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Leaders Are Out of Touch With Employees and Need a Wake-Up Call

Updated: Apr 15, 2021

Employees have been telling me for years their leaders just don’t get it. They’re so removed from the day-to-day operations, and what employees experience, that they really don’t get what employees need to not only thrive, but to survive. The pandemic, and the shift to remote work, has put a spotlight on this, but it seems leaders are still out of touch.

Microsoft recently undertook a wide-scale survey of more than 30,000 employees around the globe. What they found is that leaders are “out of touch with employees and need a wake-up call”.

According to survey findings, 61% of leaders say they’re thriving right now. They report stronger relationships with colleagues, earn higher incomes, and take all, or more, of their vacation days. Contrast this with what their workers report. The data is clear—workers are struggling. Thirty-seven percent say their companies are demanding too much from them.

No doubt the reason for leadership’s happiness is the high productivity they’re enjoying from their workforce. But this comes at a cost:

  • 20% say their employer doesn’t care about them

  • 54% feel overworked

  • 39% feel exhausted

Workers are feeling the pressure and are struggling to keep up.

In the top two needs expressed by workers is the desire for an employer who cares about their well-being. The survey points out that workers are overloaded and need some care and concern for their welfare from their employer.

Digital overload is real, and it’s getting way worse.


When Microsoft compared trends in Microsoft 365 over the last year, this is what they found:

  • Time spent in Microsoft Teams meetings has more than doubled (2.5X) globally and, aside from a holiday dip in December, continues to climb.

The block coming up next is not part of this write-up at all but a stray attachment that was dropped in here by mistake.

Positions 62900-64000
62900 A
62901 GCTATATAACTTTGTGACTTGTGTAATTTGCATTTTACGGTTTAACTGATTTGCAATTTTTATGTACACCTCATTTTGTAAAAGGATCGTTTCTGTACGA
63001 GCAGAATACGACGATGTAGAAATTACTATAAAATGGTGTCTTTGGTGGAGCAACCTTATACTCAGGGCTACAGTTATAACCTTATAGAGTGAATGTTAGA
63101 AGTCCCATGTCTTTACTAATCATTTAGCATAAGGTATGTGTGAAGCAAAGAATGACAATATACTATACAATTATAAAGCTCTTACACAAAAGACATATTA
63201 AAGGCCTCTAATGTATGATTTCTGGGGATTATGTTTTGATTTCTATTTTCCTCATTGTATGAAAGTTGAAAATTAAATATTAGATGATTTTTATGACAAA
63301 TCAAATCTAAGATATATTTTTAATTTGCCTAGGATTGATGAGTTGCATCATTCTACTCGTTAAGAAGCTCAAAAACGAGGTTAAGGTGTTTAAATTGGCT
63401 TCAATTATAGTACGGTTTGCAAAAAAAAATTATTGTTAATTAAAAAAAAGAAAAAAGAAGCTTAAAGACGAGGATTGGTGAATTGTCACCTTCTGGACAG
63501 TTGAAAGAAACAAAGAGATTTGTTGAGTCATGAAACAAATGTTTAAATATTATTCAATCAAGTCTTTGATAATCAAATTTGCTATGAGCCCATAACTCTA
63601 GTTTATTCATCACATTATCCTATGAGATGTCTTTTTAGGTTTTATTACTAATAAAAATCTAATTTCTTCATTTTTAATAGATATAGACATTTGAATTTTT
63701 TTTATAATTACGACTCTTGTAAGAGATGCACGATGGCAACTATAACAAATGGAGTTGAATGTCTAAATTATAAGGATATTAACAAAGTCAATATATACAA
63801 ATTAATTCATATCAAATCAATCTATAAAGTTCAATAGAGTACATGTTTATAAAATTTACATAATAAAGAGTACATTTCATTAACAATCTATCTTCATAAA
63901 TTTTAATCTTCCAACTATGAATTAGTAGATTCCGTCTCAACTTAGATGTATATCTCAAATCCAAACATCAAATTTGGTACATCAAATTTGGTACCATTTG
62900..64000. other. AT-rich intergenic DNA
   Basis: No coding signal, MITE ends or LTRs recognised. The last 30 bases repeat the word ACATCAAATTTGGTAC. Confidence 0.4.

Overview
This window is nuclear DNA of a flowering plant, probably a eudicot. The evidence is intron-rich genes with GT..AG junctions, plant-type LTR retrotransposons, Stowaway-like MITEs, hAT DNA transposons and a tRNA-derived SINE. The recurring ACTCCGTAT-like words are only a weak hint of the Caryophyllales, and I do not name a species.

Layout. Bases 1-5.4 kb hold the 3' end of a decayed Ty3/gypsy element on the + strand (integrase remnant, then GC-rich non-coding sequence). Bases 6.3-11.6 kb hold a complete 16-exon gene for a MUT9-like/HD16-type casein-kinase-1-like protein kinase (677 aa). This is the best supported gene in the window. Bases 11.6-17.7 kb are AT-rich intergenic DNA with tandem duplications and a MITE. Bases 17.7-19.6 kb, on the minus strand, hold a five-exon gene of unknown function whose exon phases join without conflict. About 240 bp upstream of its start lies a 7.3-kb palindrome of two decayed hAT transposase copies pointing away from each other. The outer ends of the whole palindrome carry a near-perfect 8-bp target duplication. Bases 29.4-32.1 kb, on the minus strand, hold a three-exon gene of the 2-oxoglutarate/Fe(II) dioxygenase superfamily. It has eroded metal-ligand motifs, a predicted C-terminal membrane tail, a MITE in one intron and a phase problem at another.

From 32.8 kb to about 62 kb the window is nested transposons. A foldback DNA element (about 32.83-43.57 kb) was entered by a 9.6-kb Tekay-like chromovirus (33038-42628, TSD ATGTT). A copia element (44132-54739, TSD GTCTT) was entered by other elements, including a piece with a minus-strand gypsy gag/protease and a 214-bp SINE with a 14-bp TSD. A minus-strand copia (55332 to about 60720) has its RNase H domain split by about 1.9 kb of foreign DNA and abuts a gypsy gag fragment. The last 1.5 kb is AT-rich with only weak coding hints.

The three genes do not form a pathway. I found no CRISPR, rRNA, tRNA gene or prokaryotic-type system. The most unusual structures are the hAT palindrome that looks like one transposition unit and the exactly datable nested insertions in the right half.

• The average meeting is 10 minutes longer, increasing from 35 to 45 minutes.

  • The average Teams user is sending 45% more chats per week and 42 % more chats per person after hours, with chats per week still on the rise.

  • The number of emails delivered to commercial and education customers in February, when compared to the same month last year, is up by 40.6 billion.

  • And there's been a 66% increase in the number of people working on documents.

The desire to prove they’re working and being productive has workers responding to most chats within five minutes or less. The workday is intense, and ad hoc meetings and unscheduled phone calls and chats are increasing the intensity of the workday. What is expected of employees during this time has increased greatly and is crushing them.


Research shows that 41% of the global workforce intends to leave their current jobs within the next year. Now consider your team. Four out of ten of them are looking for work right now. Employees are re-evaluating their priorities, and their lives. They now have never-before-seen opportunities to work remotely, and they are likely to take advantage of it.

41% of employees are considering leaving their current jobs.
46% say they’re likely to move because they can now work remotely.
74% of workers would quit their jobs if offered more flexibility elsewhere.


Leaders, the struggle your employees are feeling is real. You need a plan to address this before half your workforce walks out the (virtual) door. It starts with answering these critical questions:

  • How are your employees doing?

  • What do they need?

  • How can you empower flexibility and the ability to continue to work remotely?

It’s time for leaders (including you!) to do some management by walking around, albeit virtually, and learn what employees in their companies are facing. And once they know, create a plan and make investments to make things better. Digital exhaustion needs to be addressed from the top, and must be a priority for leaders, as is creating a culture of encouragement and respect.


Laura Sukorokoff is the Founder and Chief People Maximizer at C-Change Learning and Development.

You can reach her at, or connect with her on LinkedIn at Laura Sukorokoff | LinkedIn

(cover photo courtesy of Jacob Lund for The Noun Project.)


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